Custom Parallel Coordinate

I saw this cool parallel coordinate chart in the Guardian on the heptathlon in the Rio Olympics. Displaying multi-variate data is tricky. A traditional parallel coordinate chart is some times difficult to read with the high number of overlapping lines. This new approach, which I have re--created with 2017 Madden ratings data in Tableau, allows you to see every point on parallel axes and then view the relative position of each point for a selected player. The correlation between variables is not as immediately apparent but it is easier to see a specific data point across variables.

Dear Data at MICA

I teach a Visual Analytics course at MICA as part of their Information Visualization (MPS) program. It's a great course and this is my second year teaching it. Last year I gave the students an assignment to recreate a Dear Data postcard and it was very successful. So this year I did it again and I thought would share my favorite post cards from two of my students.

The first one was created by Alex Schroeder and replicated the Week One post card from Dear Data. I think it's a very creative approach where the number of concentric circles represent the number of time's he checked a clock. The layout by hour of the day and day of the week makes it easy to see patterns. He even adds a reference line to indicate when he woke up each day (6:00 am). See Alex's post card below.

Starry Night Color Composition

This visualization looks at the color choices by Van Gogh in his famous paintings "The Starry Night" and "The Night Cafe". Using the EBImage package in R I converted every pixel of the painting into an RGB value. Then I imported the X & Y vectors of every point of the painting and the point's RGB values into Tableau. Then using the RGB color palette created by Merlijn Buit I visualized every vector in a scatter plot and mapped each RGB value to a specific color.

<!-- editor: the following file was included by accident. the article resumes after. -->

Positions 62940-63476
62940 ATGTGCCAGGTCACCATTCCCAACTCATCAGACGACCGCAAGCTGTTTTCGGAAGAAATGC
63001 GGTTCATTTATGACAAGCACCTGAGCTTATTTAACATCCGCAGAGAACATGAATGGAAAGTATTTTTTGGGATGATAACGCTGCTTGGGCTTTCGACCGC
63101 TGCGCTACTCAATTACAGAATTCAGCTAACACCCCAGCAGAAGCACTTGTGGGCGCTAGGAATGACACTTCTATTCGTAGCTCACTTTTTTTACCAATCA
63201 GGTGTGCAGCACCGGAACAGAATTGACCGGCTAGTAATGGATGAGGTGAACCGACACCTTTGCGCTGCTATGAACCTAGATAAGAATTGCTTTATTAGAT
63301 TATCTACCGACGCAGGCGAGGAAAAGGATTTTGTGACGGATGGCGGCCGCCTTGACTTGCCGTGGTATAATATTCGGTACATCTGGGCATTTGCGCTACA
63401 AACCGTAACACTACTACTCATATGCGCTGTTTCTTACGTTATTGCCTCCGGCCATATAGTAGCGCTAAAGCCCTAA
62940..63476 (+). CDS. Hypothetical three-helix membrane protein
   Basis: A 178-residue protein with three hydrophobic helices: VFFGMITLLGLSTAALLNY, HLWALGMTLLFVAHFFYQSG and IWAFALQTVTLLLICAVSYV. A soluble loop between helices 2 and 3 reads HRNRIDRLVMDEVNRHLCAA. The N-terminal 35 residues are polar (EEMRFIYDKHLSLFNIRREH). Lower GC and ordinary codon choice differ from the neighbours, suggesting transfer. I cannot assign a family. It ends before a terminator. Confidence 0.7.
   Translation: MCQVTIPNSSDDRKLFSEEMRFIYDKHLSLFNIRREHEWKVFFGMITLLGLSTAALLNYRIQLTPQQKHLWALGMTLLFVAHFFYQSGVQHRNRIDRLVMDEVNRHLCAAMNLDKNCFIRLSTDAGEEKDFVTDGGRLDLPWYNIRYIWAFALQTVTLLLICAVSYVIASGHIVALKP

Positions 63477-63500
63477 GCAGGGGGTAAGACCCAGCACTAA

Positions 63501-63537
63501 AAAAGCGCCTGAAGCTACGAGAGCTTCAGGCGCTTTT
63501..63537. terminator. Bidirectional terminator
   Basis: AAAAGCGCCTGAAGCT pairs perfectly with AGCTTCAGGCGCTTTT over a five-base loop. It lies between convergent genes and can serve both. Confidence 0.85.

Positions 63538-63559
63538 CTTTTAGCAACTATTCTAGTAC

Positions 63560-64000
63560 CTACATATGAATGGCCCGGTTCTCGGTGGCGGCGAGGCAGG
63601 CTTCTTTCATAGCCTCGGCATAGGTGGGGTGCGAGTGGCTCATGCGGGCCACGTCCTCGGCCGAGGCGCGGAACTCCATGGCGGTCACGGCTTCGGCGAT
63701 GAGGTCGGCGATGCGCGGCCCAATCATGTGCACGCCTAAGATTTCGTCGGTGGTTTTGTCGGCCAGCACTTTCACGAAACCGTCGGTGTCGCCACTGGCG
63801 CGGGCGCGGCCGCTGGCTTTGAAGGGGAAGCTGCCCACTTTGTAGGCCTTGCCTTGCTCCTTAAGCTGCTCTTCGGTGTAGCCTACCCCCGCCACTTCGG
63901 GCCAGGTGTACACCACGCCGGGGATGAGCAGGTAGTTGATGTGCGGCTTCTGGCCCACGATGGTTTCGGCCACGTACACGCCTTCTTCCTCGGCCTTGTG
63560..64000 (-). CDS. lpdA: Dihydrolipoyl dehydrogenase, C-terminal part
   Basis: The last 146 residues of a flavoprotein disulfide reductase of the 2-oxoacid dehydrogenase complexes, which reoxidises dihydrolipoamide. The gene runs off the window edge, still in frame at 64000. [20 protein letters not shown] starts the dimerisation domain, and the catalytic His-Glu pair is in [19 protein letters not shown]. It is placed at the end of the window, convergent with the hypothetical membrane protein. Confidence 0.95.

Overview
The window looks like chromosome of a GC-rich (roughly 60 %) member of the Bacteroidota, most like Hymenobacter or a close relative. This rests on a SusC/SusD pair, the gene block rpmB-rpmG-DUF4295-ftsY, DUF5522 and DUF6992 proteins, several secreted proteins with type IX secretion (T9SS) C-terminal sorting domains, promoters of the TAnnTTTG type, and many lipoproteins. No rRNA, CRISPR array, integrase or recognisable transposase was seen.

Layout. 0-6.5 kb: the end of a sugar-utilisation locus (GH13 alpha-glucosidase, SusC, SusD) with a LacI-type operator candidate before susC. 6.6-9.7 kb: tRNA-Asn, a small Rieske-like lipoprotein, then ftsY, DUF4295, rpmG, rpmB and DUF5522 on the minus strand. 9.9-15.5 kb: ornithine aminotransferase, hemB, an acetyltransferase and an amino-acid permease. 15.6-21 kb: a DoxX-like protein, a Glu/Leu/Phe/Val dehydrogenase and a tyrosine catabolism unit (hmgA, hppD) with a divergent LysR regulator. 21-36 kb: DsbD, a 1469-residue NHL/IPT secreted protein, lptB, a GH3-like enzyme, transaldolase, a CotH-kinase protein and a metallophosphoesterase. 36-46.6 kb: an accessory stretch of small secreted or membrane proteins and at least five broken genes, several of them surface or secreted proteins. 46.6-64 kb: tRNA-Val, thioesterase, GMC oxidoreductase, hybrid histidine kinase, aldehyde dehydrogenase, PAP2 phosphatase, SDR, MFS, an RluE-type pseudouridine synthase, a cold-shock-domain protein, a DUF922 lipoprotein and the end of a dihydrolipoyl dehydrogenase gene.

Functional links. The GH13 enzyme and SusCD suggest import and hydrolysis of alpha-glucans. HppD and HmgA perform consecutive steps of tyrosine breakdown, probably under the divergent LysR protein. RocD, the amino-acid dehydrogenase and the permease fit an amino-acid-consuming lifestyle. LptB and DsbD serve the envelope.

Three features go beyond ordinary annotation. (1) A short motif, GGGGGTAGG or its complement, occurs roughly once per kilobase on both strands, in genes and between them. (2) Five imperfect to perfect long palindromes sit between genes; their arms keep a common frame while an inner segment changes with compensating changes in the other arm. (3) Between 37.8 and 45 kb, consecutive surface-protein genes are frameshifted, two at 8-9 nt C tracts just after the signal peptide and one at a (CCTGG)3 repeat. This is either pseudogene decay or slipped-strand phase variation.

Beatles Sentiment Analysis

This analysis looks at the sentiment of all Beatles songs by songwriter similar to the Beatles analysis I did a few months ago. For this analysis I analyzed the lyrics of every Beatles song using the sentiment package in R which classified the Bayesian polarity of every song.

How To: Game of Thrones Analysis Viz

I don't usually write "how to" posts because me no write so good and I would rather spend 20 hours making a viz than 1 hour writing about it. But after reading Chris Love's great post on Tableau "edge-cases" I decided that it might be helpful to explain how I created the Game of Thrones viz which is somewhat of an "edge-case". So hopefully this is helpful.

why even make this? get a hobby
Usually the reason I create a viz is because I want to tell a cool story with an interesting dataset. For me a viz is usually a bit of a chicken or the egg type of situation as in which comes first the data or the story? Do you have a cool data set and find the good story in there; like in this Trump tweets viz? Or do you have an interesting hypothesis and find the data; like in this White House gender pay gap viz? 

But sometimes I just want to make some stupid thing that looks cool. This is why I made the GOT viz. Actually, I drew this image below one day on the metro and then thought how could I make this into a viz:

how did you make this? seriously try golf
I have recently noticed that designers that I admire tend to work with simple shapes like circles and triangles. And I had done some custom circle stuff in Tableau before. But these were all pretty straightforward. The trick of this viz is the little doohickey, flipped up circle thing at the top left quadrant. It actually kind of looks like the profile of Wilson the volleyball, Tom Hanks' love interest in Cast Away.